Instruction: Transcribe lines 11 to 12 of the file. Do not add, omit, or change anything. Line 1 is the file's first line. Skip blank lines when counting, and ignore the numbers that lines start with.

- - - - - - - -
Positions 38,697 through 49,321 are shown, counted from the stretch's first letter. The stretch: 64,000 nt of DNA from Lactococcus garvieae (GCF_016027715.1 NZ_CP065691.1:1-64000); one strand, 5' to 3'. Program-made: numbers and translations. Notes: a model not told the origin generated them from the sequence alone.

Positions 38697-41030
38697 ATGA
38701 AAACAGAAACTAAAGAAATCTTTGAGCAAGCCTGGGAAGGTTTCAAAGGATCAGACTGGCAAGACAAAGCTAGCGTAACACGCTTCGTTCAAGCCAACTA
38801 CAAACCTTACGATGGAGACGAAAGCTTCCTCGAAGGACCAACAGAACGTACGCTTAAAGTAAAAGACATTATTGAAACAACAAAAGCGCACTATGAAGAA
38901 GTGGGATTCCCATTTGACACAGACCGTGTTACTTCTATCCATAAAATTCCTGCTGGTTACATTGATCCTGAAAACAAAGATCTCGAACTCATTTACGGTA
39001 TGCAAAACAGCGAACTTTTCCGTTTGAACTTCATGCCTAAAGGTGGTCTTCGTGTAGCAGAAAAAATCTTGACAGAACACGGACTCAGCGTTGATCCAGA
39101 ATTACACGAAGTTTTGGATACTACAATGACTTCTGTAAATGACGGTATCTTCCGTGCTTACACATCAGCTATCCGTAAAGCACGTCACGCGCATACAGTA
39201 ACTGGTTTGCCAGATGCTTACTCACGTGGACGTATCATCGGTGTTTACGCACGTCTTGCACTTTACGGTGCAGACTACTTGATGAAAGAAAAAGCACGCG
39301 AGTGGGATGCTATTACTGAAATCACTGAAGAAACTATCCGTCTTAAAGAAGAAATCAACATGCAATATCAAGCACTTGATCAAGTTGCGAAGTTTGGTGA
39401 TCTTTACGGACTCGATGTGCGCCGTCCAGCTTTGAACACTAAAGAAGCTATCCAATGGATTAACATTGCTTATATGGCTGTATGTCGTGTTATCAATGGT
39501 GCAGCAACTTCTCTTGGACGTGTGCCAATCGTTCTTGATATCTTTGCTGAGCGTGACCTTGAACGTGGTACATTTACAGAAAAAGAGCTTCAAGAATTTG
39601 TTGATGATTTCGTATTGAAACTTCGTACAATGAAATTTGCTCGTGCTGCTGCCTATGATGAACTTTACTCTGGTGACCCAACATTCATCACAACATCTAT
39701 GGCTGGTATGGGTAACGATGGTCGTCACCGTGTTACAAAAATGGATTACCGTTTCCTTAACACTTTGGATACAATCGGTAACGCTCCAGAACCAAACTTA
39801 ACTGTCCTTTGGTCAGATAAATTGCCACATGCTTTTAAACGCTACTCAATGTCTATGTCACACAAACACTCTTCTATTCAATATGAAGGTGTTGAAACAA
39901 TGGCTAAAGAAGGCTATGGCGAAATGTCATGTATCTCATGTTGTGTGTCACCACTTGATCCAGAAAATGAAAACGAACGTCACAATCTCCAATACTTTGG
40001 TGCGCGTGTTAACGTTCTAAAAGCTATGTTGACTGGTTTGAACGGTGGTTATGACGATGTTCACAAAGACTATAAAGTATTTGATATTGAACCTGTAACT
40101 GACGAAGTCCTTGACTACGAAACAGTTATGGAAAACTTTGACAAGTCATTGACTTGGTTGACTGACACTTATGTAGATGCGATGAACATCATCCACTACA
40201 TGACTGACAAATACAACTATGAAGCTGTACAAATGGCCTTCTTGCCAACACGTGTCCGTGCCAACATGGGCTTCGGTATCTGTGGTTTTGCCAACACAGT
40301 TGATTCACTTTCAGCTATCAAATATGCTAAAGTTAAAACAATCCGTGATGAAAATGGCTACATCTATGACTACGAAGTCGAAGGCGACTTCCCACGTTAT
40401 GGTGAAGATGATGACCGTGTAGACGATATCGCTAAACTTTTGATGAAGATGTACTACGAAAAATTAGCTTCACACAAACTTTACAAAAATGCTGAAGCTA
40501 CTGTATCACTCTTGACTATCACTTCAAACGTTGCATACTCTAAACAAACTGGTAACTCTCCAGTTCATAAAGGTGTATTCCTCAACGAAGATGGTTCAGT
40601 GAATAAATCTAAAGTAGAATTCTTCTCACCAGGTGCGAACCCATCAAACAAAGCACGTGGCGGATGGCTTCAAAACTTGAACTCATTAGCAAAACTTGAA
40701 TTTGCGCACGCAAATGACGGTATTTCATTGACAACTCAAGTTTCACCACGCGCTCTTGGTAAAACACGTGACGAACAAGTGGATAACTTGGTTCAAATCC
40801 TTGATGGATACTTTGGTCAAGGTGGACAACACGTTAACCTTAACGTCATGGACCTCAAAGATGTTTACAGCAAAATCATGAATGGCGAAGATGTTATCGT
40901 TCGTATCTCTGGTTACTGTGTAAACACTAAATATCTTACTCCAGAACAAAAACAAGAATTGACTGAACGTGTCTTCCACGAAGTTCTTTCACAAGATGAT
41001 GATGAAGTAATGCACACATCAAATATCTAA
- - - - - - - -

39401 TCTTTACGGACTCGATGTGCGCCGTCCAGCTTTGAACACTAAAGAAGCTATCCAATGGATTAACATTGCTTATATGGCTGTATGTCGTGTTATCAATGGT
39501 GCAGCAACTTCTCTTGGACGTGTGCCAATCGTTCTTGATATCTTTGCTGAGCGTGACCTTGAACGTGGTACATTTACAGAAAAAGAGCTTCAAGAATTTG